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CT Gov. Lamont’s Covid Vaccine Policy

‘I’m going to focus on the old business motto, KISS: Keep it simple, stupid.” That’s how Connecticut Gov. Ned Lamont put it Monday in announcing his decision to base Covid-19 vaccine eligibility strictly on age. [Editor’s note: With the exception of teachers who are being jumped ahead.] The more states prioritize social “equity,” the more complicated and inequitable vaccine distribution becomes.

After seniors older than age 65, Connecticut had planned to vaccinate “essential workers” and younger people with underlying health conditions like diabetes. The Centers for Disease Control and Prevention had recommended these groups be prioritized to “mitigate health inequities” and “promote justice.” Younger minorities are more likely to be “essential workers” and have comorbidities.

But as Mr. Lamont explained, “A lot of complications result from states that tried to finely slice the salami and it got very complicated to administer. . . The CDC said grocery and food service workers [get priority]. Then we started getting calls of, ‘I’m not in a grocery [store] but I’m in a convenience store and it’s a convenience store that serves . . . we have doughnuts, we have coffee, we have food.’ How about, ‘I’m a big box store, but I also have food; I think we should all be prioritized as well.’ . . . Those are the type of questions we had. And it was very difficult.”

Or how about people a few pounds short of the public-health definition of obesity? If they ate more doughnuts, could they qualify?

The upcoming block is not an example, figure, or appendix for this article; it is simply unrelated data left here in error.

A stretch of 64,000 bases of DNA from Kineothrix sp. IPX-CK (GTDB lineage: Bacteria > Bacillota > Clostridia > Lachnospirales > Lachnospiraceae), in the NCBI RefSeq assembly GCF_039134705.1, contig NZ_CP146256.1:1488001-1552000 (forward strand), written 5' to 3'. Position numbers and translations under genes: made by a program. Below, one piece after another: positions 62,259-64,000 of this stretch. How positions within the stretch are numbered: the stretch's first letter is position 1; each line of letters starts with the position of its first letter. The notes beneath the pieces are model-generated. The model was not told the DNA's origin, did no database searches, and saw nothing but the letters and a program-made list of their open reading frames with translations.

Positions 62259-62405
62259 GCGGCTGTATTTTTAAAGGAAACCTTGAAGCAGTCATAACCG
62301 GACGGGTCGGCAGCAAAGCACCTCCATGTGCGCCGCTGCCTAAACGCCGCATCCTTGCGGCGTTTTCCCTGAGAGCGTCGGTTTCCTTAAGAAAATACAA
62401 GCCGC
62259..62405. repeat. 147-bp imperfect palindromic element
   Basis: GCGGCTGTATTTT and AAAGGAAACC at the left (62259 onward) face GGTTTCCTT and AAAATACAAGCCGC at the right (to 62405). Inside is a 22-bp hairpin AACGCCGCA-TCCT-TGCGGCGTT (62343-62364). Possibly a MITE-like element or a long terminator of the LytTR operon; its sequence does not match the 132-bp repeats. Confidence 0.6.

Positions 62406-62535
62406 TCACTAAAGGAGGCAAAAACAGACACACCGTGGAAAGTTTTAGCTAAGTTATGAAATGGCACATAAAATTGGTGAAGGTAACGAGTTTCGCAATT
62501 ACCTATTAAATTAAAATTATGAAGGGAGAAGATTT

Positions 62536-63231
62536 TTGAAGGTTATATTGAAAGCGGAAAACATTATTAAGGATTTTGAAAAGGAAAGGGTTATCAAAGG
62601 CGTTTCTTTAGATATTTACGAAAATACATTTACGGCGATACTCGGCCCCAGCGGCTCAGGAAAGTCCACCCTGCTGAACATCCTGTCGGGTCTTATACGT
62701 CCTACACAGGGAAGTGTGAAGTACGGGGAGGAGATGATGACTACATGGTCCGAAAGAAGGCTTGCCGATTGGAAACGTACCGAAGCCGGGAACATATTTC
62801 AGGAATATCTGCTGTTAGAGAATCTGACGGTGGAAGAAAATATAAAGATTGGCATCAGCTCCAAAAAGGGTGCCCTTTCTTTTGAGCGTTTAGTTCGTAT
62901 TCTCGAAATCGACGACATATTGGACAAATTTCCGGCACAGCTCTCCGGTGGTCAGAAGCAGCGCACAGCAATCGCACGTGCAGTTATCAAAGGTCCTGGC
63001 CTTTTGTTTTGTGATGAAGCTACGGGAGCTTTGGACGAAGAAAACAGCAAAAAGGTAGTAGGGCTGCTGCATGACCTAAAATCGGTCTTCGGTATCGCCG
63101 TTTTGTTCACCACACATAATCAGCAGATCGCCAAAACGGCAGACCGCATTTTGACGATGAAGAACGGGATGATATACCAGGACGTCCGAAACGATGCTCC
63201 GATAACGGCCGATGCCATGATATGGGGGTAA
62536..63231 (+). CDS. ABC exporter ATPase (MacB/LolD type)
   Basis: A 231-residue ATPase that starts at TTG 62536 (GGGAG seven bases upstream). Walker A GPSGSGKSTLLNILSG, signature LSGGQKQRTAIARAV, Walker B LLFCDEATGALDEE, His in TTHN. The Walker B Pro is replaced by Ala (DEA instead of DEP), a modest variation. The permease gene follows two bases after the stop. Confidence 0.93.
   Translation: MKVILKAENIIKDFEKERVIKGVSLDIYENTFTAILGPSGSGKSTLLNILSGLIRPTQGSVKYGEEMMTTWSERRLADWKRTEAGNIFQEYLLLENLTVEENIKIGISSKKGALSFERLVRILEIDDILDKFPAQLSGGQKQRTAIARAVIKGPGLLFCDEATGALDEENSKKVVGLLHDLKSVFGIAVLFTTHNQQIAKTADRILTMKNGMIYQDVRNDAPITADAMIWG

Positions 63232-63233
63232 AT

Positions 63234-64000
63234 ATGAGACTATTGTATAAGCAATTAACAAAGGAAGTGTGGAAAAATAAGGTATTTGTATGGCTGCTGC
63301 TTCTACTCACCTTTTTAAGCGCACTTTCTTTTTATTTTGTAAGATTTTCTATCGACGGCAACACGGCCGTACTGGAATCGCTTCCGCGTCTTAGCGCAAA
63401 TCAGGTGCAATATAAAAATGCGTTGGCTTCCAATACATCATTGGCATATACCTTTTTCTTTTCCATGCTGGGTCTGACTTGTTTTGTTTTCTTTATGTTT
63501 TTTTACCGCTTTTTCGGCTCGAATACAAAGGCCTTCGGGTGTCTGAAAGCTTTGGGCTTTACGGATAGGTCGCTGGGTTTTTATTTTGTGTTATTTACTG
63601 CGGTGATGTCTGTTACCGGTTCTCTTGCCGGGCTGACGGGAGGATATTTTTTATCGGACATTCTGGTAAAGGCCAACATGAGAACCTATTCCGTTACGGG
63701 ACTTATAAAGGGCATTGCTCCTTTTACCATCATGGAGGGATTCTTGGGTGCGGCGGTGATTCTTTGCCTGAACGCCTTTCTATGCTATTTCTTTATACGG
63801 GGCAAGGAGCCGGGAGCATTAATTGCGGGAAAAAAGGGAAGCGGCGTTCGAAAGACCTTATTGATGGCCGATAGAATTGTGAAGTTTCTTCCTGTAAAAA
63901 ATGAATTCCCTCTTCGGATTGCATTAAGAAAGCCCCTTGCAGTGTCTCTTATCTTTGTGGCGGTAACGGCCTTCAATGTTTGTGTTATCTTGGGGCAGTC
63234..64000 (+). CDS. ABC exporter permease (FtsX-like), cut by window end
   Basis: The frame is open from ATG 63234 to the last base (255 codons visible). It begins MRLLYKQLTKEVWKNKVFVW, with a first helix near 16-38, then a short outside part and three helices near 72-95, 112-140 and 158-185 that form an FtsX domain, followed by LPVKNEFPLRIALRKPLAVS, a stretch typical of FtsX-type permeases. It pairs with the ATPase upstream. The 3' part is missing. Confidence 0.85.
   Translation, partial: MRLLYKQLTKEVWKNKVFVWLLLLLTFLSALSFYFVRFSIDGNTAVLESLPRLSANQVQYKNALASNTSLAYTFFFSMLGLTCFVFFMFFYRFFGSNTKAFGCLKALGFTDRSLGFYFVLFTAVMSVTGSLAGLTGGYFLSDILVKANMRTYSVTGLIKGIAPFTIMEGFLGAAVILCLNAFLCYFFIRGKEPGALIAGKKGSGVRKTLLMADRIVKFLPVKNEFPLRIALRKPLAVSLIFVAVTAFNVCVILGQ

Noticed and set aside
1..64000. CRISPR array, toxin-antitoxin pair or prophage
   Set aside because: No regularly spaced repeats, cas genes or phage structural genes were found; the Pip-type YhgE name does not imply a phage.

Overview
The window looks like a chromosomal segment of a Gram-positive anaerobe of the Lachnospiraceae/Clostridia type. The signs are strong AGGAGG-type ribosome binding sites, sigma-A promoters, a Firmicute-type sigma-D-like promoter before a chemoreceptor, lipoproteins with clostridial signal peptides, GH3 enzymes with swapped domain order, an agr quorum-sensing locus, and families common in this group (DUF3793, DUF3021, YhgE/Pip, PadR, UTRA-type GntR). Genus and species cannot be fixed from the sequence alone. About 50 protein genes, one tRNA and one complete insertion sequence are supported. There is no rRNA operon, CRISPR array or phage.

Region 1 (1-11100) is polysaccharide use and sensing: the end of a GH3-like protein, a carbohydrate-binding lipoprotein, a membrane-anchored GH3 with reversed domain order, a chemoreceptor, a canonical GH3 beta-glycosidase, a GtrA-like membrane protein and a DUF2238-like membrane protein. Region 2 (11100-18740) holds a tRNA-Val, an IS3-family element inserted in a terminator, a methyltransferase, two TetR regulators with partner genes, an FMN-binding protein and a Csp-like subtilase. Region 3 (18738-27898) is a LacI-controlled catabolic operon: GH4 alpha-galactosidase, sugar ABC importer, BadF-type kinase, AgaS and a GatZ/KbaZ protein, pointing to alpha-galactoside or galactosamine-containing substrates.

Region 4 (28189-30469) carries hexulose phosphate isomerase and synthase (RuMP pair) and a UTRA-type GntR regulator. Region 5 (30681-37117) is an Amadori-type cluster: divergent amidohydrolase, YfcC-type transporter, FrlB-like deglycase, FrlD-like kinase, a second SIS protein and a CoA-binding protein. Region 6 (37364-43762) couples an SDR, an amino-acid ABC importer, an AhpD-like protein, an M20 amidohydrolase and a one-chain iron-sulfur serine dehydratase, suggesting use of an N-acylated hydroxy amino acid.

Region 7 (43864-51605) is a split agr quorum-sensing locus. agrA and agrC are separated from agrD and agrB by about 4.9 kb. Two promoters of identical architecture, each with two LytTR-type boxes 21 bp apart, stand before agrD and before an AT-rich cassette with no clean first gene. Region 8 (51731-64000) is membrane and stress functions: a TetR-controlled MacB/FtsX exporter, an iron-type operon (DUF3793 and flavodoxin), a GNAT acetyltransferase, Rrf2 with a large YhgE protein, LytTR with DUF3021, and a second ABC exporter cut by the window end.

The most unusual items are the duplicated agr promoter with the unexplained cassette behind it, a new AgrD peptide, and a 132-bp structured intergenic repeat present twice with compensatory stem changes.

The Democratic Governor is right that complexity is the enemy of speed. It’s also the enemy of equity. Decisions about who is or isn’t an “essential worker” are arbitrary. Many people in their early 60s are retired, including large numbers of public-safety workers.

Minorities have significantly higher Covid death rates than whites, but outcomes differ far more by age than race or underlying conditions. A 58-year-old black retiree is 10 times more likely to die from the virus than a 40-year-old black worker. People of all races develop more health conditions as they age, and their immune systems weaken.

Some social-justice activists are criticizing Mr. Lamont for not caring about “equity,” but it would be unconstitutional to prioritize eligibility based simply on race. It’s fine for governments to set up more inoculation sites in low-income communities to improve vaccine access, but other schemes to make distribution equitable get political and are open to gaming.

Consider California, which created special access codes for vaccine appointments that community groups were supposed to distribute to minorities. The Los Angeles Times reports that affluent whites are widely sharing the codes, taking appointments that were supposed to be reserved for minorities. You can imagine the political uproar. Bravo to Mr. Lamont for thinking of the larger public good, and understanding that simple can be smart.

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